Don’t lose sight of what you want an EDC knife for. It’s a tool that will slip into a pocket and be so unobtrusive you won’t notice it’s there until you need it. A common mistake is to choose too large a knife. Then it starts to get left at home because its size or weight is annoying, until one day it’s urgently required and not there.
If you spend a lot of time in the woods you’ll need a big, solid blade for heavy cutting, chopping and batoning – but your EDC blade isn’t it.
“Get a belt knife as well, and carry that when you need it; your main knife should be with you all the time.”
Even within those suggested size limits, there are hundreds of quality folders available, but Kershaw knives have been popular choices for years. There’s a reason for that – they’re truly excellent, blending design, materials and workmanship into a range of superb tools. One of the most popular right now is the Skyline, a highly serviceable EDC that won’t break the bank.
About the Kershaw Skyline
Features At A Glance:
- 1-inch drop point blade
- Liner lock
- G10 composite handle
- Sandvik 14C28N stainless blade
- Reversible up/down pocket clip
With its 3.1 inch blade, the Skyline comes in towards the lower end of the EDC size bracket, but you’ll soon find the blade has a lot more cutting power than you might expect. Open, it measures 7.4 inches overall. What you’ll really notice is how slim and light it is – an important feature for something that’s going to live in your pocket every day.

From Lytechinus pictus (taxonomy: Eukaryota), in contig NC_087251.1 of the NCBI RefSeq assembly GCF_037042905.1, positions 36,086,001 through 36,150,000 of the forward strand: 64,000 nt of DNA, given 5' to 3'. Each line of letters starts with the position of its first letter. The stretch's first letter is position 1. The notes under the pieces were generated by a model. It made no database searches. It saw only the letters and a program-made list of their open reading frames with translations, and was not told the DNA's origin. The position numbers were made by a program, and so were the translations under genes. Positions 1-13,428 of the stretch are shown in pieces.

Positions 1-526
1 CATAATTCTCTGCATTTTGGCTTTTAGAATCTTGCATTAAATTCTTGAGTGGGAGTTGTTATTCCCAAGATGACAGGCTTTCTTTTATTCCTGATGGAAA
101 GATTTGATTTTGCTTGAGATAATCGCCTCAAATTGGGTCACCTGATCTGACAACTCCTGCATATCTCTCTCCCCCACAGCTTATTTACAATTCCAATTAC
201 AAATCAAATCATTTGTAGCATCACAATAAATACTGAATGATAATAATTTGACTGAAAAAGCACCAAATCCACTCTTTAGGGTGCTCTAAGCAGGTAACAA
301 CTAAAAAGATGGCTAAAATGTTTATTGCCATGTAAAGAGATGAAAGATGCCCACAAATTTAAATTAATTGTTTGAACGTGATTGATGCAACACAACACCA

The Skyline isn’t an expensive knife – the list price is $74.95 but realistically – but it has a quality feel to it. Everything is nicely put together. Let’s look at it in a bit more detail.
The Skyline’s handle scales are flat, with a fine checkered texture covering the entire surface. This makes for a good grip, even with wet hands. The handle shape gives even more assistance with this. There’s a deep finger cutout just behind the blade pivot, and the forefinger sits naturally in there to lock the blade firmly in your hand.
It’s set up for the standard saber grip but doesn’t get in the way if you’re using an alternative grip. The weight is slightly biased towards the handle but this isn’t really a big deal with a knife this size. The whole thing only weighs 2.3 ounces, so you’re definitely not going to suffer any fatigue from its weigh distribution. The balance also seems to make it sit more comfortably.
The handle’s construction is slightly unusual. Most composite-handled folders have two liners; to reduce bulk and weight the Skyline only has one, which includes the lock. To avoid friction the blade pivots between two brass washers, so it’s not directly contacting the handle scales at any point.
There’s also a plastic spacer at the opposite end, and the whole knife is held together with three screws including the blade pivot. These are Torx-headed, which is a slight irritation – a standard straight or Phillips screw is easier to work with.
The pivot seemed to loosen slightly over a period of a couple of weeks, but after finding a Torx driver and securing it with a spot of Loctite there were no more issues.